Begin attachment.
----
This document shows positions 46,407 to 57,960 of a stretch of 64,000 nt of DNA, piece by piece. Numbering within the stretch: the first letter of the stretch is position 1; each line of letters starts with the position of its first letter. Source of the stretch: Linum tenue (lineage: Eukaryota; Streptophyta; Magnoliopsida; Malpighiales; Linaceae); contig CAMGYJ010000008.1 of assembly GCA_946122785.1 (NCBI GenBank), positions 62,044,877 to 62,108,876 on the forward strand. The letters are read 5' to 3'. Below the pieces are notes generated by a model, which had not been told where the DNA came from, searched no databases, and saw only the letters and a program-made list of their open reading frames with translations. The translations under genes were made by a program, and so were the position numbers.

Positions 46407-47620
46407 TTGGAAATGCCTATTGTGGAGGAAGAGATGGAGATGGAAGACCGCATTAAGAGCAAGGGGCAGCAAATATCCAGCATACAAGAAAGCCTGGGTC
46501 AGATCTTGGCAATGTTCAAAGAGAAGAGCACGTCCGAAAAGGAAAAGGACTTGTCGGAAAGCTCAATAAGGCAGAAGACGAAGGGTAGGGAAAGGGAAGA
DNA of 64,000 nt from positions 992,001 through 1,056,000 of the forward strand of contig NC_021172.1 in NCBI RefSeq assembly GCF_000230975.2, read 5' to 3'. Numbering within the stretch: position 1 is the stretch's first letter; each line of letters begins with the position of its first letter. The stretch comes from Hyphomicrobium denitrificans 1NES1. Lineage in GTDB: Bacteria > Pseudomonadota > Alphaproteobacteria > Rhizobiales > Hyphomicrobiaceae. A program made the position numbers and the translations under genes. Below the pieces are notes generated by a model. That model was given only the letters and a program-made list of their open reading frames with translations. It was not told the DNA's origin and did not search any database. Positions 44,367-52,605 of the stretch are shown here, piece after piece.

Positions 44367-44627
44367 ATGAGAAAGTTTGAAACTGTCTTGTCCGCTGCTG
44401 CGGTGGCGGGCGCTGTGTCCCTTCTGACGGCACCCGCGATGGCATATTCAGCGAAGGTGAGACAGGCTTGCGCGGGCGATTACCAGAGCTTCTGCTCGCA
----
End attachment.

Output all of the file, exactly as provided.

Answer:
This document shows positions 46,407 to 57,960 of a stretch of 64,000 nt of DNA, piece by piece. Numbering within the stretch: the first letter of the stretch is position 1; each line of letters starts with the position of its first letter. Source of the stretch: Linum tenue (lineage: Eukaryota; Streptophyta; Magnoliopsida; Malpighiales; Linaceae); contig CAMGYJ010000008.1 of assembly GCA_946122785.1 (NCBI GenBank), positions 62,044,877 to 62,108,876 on the forward strand. The letters are read 5' to 3'. Below the pieces are notes generated by a model, which had not been told where the DNA came from, searched no databases, and saw only the letters and a program-made list of their open reading frames with translations. The translations under genes were made by a program, and so were the position numbers.

Positions 46407-47620
46407 TTGGAAATGCCTATTGTGGAGGAAGAGATGGAGATGGAAGACCGCATTAAGAGCAAGGGGCAGCAAATATCCAGCATACAAGAAAGCCTGGGTC
46501 AGATCTTGGCAATGTTCAAAGAGAAGAGCACGTCCGAAAAGGAAAAGGACTTGTCGGAAAGCTCAATAAGGCAGAAGACGAAGGGTAGGGAAAGGGAAGA
DNA of 64,000 nt from positions 992,001 through 1,056,000 of the forward strand of contig NC_021172.1 in NCBI RefSeq assembly GCF_000230975.2, read 5' to 3'. Numbering within the stretch: position 1 is the stretch's first letter; each line of letters begins with the position of its first letter. The stretch comes from Hyphomicrobium denitrificans 1NES1. Lineage in GTDB: Bacteria > Pseudomonadota > Alphaproteobacteria > Rhizobiales > Hyphomicrobiaceae. A program made the position numbers and the translations under genes. Below the pieces are notes generated by a model. That model was given only the letters and a program-made list of their open reading frames with translations. It was not told the DNA's origin and did not search any database. Positions 44,367-52,605 of the stretch are shown here, piece after piece.

Positions 44367-44627
44367 ATGAGAAAGTTTGAAACTGTCTTGTCCGCTGCTG
44401 CGGTGGCGGGCGCTGTGTCCCTTCTGACGGCACCCGCGATGGCATATTCAGCGAAGGTGAGACAGGCTTGCGCGGGCGATTACCAGAGCTTCTGCTCGCA